Ethics and economics have an integral relationship. Adulterate economics and we have a recipe for financial chaos. Under normal circumstances, expense must be less than revenue, or at most, it can be equal to but should not exceed revenue. If it does, then revenue has to be raised or money has to be borrowed to equal the expense. Ethics of business demand that the borrowed sums must be returned. This return has to be ideally through increased revenue and not more borrowings from another lender. The deficits have grown continuously and today neither the borrowers nor the states have the resources to pay back or service their debt. The government guarantees or letters of comfort given for borrowings have lost all real value as recourse to them yields nothing, no cash, and no assets backing. Private borrowers did not have access to a government guarantee, so they provided inflated collaterals to acquire loans from public sector banks, in particular, and mortgage godowns with no stocks. The result is a massive pile of non-performing assets threatening the very existence of the public sector banks. Deficit of ethics has, indeed, been the defining paradigm of public transactions in our world of finance.

The consequences of playing fast and loose with ethics of finance almost brought us to our knees in 1990 when gold shipments had to be sent to foreign lenders to secure loans. The 1991 reforms leading to liberalised rules of our economy were thus out of absolute necessity mandated by the multilateral funders in the World Bank. Our provenance for playing with shadows continues in public finance management. The public sector will never get really privatised on the specious plea of likening it to selling family silver. So we resort to smart stratagems like getting another public sector to buy the ailing one, aka LIC buying the IDBI, like asserting management control over IL&FS after it amassed a huge debt of nearly Rupees forty-eight thousand crores without performing over the years. Every now and then, which is often, the government is in danger of crossing the fiscal deficit margins, all it needs to do is to direct a cash-rich public sector to buy government's holding. The government gets the money it needs and still retains control of the divested company. Eyewashes will only fan illusions and half measures will burden huge costs on future corrections. Such a time can be delayed but not avoided ever, as the internal logic of financial propriety will enforce the consequences of deliberate or motivated imprudence. It is indeed fanciful to promise free power, free water, free education, and more, but we must remember that somebody will have to pay. Either, we have endless money or are able to manufacture it endlessly at will, but free lunches do not last.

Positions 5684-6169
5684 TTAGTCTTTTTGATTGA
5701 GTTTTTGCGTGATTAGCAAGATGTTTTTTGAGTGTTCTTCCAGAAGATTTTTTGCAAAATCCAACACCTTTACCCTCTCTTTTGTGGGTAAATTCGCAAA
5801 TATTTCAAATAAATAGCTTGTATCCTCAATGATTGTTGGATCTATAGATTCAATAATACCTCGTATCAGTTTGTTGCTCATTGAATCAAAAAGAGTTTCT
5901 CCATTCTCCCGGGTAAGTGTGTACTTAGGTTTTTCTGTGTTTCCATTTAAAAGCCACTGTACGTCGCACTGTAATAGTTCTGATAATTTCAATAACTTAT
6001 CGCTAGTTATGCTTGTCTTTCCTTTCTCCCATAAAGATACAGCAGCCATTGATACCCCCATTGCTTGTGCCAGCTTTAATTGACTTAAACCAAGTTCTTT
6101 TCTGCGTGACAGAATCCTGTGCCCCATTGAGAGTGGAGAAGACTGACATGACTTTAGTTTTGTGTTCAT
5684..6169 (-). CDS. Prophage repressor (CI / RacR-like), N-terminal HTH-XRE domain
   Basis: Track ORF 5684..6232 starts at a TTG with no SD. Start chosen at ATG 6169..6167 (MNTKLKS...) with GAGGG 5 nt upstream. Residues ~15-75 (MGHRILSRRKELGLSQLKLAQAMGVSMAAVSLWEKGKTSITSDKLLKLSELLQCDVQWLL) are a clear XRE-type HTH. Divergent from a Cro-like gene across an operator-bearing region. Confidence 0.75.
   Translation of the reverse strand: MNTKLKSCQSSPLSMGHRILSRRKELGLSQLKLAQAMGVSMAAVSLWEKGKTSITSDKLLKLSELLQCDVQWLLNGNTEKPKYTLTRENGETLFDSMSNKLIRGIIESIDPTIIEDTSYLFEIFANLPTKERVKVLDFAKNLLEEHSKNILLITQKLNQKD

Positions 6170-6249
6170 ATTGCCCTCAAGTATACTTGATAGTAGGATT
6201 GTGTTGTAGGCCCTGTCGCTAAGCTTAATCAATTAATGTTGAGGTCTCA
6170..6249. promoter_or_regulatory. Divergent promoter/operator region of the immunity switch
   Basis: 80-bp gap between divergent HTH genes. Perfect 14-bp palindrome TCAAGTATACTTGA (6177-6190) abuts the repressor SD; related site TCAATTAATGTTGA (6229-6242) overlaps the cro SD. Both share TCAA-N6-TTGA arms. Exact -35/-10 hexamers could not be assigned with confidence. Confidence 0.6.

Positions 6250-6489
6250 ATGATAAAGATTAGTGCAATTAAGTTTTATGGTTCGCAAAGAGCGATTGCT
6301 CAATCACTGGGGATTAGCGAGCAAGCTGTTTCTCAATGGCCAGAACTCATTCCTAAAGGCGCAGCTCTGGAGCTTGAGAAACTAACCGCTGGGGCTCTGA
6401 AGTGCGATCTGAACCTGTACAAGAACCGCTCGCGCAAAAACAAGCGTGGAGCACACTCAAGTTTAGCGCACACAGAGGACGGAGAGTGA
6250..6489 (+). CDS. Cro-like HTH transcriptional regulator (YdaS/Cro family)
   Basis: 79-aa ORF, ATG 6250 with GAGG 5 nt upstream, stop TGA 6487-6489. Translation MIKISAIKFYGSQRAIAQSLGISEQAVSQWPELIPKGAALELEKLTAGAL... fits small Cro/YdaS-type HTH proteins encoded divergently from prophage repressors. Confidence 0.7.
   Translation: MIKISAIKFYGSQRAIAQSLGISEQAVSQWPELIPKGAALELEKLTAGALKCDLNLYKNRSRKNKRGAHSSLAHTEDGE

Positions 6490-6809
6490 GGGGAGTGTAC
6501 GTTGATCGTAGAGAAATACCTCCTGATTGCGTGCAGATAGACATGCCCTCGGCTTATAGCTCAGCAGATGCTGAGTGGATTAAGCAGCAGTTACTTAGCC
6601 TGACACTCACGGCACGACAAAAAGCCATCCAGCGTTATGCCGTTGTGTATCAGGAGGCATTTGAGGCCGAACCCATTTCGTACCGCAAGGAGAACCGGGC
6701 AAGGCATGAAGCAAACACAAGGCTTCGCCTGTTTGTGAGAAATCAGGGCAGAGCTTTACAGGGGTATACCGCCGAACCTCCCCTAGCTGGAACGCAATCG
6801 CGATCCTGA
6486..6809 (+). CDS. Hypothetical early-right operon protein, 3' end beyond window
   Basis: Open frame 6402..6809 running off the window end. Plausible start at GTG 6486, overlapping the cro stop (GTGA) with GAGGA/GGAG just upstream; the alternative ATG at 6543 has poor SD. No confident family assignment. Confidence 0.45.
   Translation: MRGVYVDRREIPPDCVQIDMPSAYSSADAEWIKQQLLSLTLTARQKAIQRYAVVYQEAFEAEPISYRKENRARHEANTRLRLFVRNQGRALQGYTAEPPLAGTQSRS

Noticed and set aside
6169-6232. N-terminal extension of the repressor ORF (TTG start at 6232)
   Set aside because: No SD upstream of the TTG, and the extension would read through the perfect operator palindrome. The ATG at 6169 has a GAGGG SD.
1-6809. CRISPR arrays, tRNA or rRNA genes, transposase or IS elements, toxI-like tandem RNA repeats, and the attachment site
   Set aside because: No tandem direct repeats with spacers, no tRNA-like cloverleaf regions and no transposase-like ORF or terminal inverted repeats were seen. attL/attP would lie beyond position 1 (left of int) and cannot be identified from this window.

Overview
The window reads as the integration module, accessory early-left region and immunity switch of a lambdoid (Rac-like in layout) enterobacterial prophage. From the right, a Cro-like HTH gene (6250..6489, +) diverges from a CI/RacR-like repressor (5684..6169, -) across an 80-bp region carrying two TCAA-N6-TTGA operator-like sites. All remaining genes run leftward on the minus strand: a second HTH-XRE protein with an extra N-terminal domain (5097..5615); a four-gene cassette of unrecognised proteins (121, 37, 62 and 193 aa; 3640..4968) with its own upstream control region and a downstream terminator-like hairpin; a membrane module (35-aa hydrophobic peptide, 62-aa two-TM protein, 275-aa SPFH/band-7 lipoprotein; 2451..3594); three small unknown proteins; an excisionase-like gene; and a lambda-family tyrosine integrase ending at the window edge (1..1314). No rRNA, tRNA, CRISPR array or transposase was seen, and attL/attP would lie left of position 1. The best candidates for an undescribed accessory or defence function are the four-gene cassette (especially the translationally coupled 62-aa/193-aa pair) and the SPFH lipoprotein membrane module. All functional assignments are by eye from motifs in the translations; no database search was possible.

It is true that the story of the developing economies has many similarities and one of them has been the ethical dimension of public finance. Africa, Latin America, East Asia economies, and the ASEAN too, with some exceptions have remained sluggish because of poor capital management or plain capital leakage because of political and administrative corruption. The lesson coming through is that any economy will gain its full potential when the instruments of financial governance stand public scrutiny without exception.

(The views expressed are strictly personal)